In a scathing new review of the California Public Utilities Commission, the Department of Finance found widespread budget errors and inaccurate fiscal predictions of various fees that state consumers pay each month.
State lawmakers and the governor rely on PUC budget data each year to make policy decisions, and the report said bad forecasts "prevent stakeholders from knowing the actual performance of PUC's funds and programs."
The PUC situation appears to be the opposite of what occurred with the state Department of Parks and Recreation. The utilities commission spent more money than reported to state officials. In the parks case, executives hid $54 million in two special funds, some of which was inappropriately used to buy out vacation time.
In June 2011, the utilities commission mistakenly told state lawmakers and the Department of Finance that $422 million existed that was not actually available in seven fee-supported funds, according to the report.
Finance auditors believe that inexperience and understaffing were to blame, observing "general confusion and lack of knowledge" within the PUC budget office. In one case, a PUC worker committed an $81 million typographical error.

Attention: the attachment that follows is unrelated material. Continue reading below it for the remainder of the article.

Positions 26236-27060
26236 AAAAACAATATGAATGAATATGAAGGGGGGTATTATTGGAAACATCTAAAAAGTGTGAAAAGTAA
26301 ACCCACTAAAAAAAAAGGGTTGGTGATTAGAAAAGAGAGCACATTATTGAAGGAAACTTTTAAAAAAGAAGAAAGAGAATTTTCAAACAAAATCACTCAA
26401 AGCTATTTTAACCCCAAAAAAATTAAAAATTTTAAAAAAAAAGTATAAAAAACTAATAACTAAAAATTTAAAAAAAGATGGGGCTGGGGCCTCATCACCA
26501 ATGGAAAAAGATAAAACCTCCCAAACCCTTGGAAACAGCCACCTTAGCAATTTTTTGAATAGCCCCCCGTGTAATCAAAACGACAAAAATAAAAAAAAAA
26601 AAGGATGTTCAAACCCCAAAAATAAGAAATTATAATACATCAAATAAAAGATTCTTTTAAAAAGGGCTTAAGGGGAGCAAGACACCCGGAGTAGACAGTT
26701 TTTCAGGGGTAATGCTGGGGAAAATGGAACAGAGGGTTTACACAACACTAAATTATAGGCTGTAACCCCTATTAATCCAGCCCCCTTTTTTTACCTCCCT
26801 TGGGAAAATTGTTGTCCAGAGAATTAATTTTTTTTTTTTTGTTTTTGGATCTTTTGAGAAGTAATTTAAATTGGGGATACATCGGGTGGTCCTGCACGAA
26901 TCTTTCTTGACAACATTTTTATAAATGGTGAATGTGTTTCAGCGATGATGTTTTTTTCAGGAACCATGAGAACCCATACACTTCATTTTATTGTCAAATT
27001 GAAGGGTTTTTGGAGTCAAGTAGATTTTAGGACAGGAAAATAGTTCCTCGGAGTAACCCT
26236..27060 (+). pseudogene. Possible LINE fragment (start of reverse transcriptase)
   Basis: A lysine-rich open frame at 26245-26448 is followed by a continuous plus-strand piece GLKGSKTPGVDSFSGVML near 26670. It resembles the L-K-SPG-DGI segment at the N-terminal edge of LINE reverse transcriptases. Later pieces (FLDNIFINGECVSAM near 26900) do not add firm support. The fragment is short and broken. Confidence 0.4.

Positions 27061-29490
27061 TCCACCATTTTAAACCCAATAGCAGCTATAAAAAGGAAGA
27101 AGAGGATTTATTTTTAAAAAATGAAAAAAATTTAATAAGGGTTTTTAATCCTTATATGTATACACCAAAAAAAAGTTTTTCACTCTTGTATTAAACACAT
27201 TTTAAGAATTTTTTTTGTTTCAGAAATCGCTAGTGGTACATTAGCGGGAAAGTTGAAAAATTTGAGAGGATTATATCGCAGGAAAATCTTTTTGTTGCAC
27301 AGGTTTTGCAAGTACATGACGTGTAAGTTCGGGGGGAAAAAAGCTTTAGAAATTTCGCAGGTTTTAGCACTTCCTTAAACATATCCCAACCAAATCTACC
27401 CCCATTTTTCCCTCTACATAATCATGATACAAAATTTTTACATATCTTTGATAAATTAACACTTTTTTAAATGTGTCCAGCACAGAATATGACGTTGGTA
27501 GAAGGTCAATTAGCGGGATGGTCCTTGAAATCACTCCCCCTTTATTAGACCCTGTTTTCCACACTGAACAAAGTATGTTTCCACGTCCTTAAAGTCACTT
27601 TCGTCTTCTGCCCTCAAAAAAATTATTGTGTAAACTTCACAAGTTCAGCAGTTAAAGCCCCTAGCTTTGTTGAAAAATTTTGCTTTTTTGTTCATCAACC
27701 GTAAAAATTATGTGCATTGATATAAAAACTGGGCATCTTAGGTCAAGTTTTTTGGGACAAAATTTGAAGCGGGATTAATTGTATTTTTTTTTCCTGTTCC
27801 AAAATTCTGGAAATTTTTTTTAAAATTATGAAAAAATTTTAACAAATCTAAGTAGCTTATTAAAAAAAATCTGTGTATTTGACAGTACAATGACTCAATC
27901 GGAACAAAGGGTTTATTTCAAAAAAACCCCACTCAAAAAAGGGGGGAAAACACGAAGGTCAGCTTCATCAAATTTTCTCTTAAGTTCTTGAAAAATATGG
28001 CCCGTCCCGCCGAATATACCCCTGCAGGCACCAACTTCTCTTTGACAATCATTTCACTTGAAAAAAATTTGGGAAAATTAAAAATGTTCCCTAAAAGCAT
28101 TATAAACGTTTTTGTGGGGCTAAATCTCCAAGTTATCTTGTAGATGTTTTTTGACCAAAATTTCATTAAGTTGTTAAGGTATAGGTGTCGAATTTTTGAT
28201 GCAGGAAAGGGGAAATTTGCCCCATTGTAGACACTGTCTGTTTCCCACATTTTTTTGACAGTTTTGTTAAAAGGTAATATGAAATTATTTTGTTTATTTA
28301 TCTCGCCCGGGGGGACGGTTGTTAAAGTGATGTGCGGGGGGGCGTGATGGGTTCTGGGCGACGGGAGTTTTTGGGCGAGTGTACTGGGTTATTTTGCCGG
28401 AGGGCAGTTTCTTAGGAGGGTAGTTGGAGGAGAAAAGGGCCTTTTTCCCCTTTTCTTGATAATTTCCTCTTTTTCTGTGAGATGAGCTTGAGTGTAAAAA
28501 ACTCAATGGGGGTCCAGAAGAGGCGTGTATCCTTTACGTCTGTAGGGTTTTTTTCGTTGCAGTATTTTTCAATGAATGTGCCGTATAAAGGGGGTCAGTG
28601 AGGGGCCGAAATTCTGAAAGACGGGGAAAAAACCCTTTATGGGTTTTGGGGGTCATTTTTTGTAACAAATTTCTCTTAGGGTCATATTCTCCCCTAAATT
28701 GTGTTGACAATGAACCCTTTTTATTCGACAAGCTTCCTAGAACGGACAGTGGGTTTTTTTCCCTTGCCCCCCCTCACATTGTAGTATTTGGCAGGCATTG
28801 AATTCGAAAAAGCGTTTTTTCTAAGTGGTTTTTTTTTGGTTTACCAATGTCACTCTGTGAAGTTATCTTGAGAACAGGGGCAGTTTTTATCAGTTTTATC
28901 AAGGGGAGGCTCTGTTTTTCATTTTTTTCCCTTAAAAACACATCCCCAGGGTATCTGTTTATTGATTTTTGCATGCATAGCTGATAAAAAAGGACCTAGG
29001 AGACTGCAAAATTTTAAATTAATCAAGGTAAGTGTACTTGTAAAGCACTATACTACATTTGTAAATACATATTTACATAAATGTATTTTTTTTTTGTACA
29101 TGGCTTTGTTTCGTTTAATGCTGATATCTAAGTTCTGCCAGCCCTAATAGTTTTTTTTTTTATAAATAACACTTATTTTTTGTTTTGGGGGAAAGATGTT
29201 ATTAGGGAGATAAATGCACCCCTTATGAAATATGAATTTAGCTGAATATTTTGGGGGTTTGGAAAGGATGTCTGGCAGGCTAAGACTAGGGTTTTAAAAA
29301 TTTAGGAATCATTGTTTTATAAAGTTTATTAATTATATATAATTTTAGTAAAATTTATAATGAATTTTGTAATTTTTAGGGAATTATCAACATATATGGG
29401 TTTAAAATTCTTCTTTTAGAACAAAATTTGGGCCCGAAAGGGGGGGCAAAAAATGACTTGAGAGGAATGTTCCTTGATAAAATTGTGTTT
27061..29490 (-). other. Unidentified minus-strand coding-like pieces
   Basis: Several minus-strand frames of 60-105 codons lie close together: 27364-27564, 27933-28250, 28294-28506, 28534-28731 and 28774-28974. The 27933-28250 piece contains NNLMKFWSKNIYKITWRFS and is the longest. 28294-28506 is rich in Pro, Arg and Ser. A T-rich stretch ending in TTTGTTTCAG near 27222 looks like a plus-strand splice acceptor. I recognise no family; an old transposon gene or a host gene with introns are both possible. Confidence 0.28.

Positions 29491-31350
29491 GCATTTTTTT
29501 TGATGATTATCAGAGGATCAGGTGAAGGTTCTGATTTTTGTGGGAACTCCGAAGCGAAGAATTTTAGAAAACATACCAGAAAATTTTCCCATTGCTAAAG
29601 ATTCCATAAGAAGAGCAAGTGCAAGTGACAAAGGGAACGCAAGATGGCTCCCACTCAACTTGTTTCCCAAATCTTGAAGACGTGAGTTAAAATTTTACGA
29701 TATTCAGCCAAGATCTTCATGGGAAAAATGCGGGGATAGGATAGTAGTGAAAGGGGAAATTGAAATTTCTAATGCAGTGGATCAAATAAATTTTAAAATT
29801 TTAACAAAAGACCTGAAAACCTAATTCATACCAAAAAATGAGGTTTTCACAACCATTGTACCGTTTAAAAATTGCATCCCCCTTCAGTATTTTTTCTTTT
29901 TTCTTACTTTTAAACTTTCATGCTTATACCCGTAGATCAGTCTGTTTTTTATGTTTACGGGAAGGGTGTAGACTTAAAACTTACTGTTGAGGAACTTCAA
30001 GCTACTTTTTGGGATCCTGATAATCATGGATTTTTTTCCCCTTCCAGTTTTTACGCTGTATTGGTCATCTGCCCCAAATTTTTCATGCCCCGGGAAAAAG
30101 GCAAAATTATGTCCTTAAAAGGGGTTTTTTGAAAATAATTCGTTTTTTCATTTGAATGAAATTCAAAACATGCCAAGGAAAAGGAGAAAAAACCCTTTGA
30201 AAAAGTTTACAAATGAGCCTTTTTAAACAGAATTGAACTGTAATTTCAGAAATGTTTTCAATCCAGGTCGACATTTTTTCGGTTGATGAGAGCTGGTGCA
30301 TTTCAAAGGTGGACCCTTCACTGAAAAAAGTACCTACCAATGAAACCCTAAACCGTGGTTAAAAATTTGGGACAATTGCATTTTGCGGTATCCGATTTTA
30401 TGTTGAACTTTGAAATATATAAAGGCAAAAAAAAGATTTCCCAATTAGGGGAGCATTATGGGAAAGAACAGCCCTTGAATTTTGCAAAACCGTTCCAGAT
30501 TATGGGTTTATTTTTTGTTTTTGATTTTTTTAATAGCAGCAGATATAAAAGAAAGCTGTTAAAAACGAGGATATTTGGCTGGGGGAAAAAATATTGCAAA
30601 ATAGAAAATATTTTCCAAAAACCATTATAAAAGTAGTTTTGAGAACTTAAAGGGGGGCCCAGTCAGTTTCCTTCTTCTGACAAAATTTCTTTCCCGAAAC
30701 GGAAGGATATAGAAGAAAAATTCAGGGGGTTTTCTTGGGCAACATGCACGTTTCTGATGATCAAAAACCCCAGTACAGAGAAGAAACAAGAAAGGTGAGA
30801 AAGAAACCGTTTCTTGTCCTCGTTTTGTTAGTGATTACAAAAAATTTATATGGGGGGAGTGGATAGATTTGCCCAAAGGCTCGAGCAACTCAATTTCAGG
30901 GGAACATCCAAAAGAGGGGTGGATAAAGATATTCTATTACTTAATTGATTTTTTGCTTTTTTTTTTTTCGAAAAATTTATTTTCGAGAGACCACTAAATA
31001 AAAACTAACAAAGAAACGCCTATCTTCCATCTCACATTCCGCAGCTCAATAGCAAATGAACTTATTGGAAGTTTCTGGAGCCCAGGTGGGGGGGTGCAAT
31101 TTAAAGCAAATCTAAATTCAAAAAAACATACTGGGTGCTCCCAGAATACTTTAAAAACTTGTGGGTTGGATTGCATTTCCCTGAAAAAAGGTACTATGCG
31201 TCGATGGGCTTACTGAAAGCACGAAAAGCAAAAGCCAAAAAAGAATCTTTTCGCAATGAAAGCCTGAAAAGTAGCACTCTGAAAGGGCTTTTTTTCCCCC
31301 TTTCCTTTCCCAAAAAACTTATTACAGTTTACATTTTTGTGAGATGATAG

"Significant weaknesses exist within PUC's budget operations which compromise its ability to prepare and present reliable and accurate budget information," the Department of Finance audit states.
In its formal response, the PUC agreed with nearly every finding and told auditors that it was working on correcting problems. Gov. Jerry Brown has proposed spending an additional $210,000 in ratepayer money to fund three new budget positions.
While the PUC spent more than was being reported, the commission still had enough funds to avoid going into the red in most cases, according to the Department of Finance. The PUC has since corrected its books through June 2012.
The Department of Finance launched its audit of the PUC after finding major discrepancies between what the commission reported to Finance and the state controller's office. That finding came as part of an overall review of special funds after The Bee reported on the parks budgeting mishap.
Elsewhere, the audit found that PUC officials had used poor forecasting techniques, as was the case in 2007-08 when the commission collected $189 million (46 percent) less than projected for a fund that subsidizes telephone service in rural areas.
The PUC oversees 14 special funds, which collect surcharges that exist on gas, electric and telephone bills. The money pays for everything from subsidies for low-income natural gas customers to telephone services for deaf and disabled individuals.